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When I look back on this moment of my life, I hope the thing that shines the most brightly is the realization that I was benefitting from having a new kind of partnership with myself. One that I have been working on since I started going to therapy at age 23 with the expressed goal of learning how to take care of myself. Falling in love with me is possibly the most amazing experience I’ve ever had, and I can deeply sense just how different the rest of my life is going to be because of that.

 

On Paying Attention to Intention

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In the last few months I’ve felt better overall than I have in a long time. My current combination of self-care practices seem to be working well for the most part, and it feels good when I’m able to maintain a feeling of balance for extended periods of time. My main struggle continues to be meeting the sense of losing balance with stress and frustration. After a wonderful Sunday of biking around the city, lounging in the rose garden in Golden Gate Park, and hanging out with friends, I woke up feeling anxious and stressed on Monday (primarily related to pending housing uncertainties). My inner dialogue starts up the anxious thoughts of, “Ugh, but I was doing so well yesterday!” and, “I must immediately figure out a plan! That’s the only way to get out of this stress!” When I allow myself to fuel these thoughts with similar ones like them, the fire spreads, and I have a much harder time remembering the tactics that help me maintain balance.

Part of the issue here is the false narrative that because I was “doing so well yesterday” (read: feeling happy) the reappearance of stress or anxiety signals that I’m no longer “doing well”. Feeling balanced, like anything in life, is not a linear trajectory, which is extremely hard to remember in moments that feel anything like a setback or a failure. I try to remind myself that the movement above and below the state of balance is a cycle. Unfortunately I still forget this, and worry when the lower feelings surface or catch me by surprise.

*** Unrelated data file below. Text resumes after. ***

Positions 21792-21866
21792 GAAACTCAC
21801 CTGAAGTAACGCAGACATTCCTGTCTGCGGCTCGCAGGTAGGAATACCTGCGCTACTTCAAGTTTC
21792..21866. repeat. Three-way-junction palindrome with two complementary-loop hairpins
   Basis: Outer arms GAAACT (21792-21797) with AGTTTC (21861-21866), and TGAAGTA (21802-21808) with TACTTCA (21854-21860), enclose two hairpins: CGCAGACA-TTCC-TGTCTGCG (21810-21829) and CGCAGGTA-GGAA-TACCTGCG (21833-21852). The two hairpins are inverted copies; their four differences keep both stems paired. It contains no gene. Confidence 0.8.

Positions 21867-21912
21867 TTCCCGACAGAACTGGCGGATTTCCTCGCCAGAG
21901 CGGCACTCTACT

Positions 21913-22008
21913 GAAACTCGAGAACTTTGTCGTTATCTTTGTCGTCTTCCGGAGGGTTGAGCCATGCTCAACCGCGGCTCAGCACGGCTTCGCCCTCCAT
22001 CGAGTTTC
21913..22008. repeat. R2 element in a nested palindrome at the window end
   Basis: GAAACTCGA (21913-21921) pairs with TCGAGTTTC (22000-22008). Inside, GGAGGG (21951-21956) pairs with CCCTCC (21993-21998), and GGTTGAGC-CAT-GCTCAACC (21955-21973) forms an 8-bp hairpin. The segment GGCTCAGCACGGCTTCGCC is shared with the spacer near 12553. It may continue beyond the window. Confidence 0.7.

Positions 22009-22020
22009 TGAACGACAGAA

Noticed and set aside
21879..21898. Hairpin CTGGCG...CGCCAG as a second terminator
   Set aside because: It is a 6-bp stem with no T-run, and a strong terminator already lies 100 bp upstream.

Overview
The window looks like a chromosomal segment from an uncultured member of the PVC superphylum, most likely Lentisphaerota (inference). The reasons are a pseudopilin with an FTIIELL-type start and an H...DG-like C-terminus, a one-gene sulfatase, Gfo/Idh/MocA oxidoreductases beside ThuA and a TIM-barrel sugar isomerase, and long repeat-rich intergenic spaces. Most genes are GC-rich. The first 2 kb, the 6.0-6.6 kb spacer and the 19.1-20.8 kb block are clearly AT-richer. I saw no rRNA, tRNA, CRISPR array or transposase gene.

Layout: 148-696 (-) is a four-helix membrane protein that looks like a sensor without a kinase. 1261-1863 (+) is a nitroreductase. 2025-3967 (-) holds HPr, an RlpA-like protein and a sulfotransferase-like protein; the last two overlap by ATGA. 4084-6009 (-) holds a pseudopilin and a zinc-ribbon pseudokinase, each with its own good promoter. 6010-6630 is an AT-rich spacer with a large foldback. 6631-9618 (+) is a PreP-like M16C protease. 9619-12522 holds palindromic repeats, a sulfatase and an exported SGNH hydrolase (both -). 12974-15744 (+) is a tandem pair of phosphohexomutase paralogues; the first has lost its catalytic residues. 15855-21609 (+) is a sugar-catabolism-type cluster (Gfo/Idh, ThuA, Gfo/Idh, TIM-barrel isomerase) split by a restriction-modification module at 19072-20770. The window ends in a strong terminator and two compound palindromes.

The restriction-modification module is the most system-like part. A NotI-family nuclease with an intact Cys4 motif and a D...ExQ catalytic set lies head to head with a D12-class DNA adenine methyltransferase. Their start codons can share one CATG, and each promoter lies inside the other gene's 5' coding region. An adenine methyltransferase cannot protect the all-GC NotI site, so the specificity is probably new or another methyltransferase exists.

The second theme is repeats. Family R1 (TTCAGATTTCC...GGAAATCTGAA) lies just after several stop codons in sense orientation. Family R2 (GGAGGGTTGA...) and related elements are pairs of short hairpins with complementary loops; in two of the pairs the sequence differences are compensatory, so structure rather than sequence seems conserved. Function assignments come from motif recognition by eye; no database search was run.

Fortunately, the more awareness I have (depending on the levels of self-care being maintained), the better able I am to disconnect with stress becoming all consuming and eventually somewhat apocalyptic. I strengthen my awareness through meditation, and setting intentions. The following four (and a half) intentions have become the base of my practice, and seem to work well at helping me achieve the balance I need to feel calm and collected throughout my days. I try to pick one to focus on each day, though ideally they’d all be in practice at once!

1. Focus on now, not yesterday, and not tomorrow. This intention is my foundation. As a planner, I tend to channel my anxiety into try to create stability by planning everything out. (Spoiler: it ends up making me more anxious). By reminding myself that I don’t need to worry about what is going to happen in the future, or even in more than a few hours from now, I take the weight of trying to predict the future off my shoulders. Not getting caught up in thinking about / worrying / analyzing past is equally as distracting and unhelpful. It’s over, there’s nothing else I can do about it, just let it go, (as much as this is easier said than done).

1.5 Do one thing at a time. This is closely linked to the foundation intention, but I figured it deserved its own half bullet. Like planning, multitasking is something I do when I’m stressed. The idea becomes something along the lines of, “If I can get everything done, then I can relax,” but ultimately gets more stressful as I’m not fully present with anything. When I am fully present with each task I have the headspace to say, “huh- I may not have time to complete my whole to-do list right now- that’s totally okay.” This is extremely freeing, and without being present intentionally it is so much harder to be aware of the world and people (and their thoughts and feelings) around me.